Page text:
Psychology Program presents
Paternalistic Helping in Young Children
Thursday, April 4, 2013
A lecture by
Helping others is often relatively straightforward—providing a beneficiary with something that is requested to help achieve a goal—and, as such, even infants and toddlers can do it. However, sometimes, the best way to help someone is by not providing what they request, for example, withholding cigarettes from a smoker, a phenomenon I term paternalistic helping. In this talk I present several new studies demonstrating that despite the complexity required to engage in paternalistic helping, children as young as 3 years of age will ignore an adult’s immediate request, providing instead the best means to help the adult accomplish his/her ultimate goal. I also explore children’s tendency to engage in paternalistic helping strategically, for example, depending on whether the person needing help is a good or bad person. These studies illustrate that prosocial tendencies are surprisingly sophisticated and flexible early in development.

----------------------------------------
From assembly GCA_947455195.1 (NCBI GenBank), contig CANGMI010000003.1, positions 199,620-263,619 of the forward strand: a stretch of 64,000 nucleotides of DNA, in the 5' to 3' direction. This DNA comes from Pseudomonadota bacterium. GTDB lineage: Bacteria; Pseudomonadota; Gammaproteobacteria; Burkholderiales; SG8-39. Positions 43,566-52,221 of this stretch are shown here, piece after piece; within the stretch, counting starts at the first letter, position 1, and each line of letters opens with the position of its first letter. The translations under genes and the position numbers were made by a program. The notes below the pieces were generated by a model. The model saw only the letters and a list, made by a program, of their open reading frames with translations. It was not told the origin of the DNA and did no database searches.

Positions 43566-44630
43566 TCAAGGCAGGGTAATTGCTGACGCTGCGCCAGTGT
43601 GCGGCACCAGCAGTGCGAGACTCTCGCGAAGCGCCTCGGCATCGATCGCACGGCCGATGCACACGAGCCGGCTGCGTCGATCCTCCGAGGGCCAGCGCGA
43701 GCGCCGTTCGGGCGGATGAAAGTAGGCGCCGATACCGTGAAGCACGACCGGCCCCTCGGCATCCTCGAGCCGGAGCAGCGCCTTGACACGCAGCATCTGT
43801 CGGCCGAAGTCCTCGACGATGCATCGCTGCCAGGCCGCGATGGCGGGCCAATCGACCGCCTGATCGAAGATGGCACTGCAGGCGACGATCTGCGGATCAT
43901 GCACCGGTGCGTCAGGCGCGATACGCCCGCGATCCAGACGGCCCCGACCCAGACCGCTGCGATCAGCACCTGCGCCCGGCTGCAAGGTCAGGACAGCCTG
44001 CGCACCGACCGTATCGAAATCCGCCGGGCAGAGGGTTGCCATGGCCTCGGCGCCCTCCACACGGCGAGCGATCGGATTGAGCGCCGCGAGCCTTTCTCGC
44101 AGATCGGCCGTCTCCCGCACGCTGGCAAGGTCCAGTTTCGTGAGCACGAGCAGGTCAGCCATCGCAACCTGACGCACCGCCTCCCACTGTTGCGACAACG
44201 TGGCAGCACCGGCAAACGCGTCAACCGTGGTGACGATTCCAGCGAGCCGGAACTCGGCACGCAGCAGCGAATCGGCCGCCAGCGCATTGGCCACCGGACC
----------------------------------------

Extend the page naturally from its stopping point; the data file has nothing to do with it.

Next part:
Location: Preston Theater
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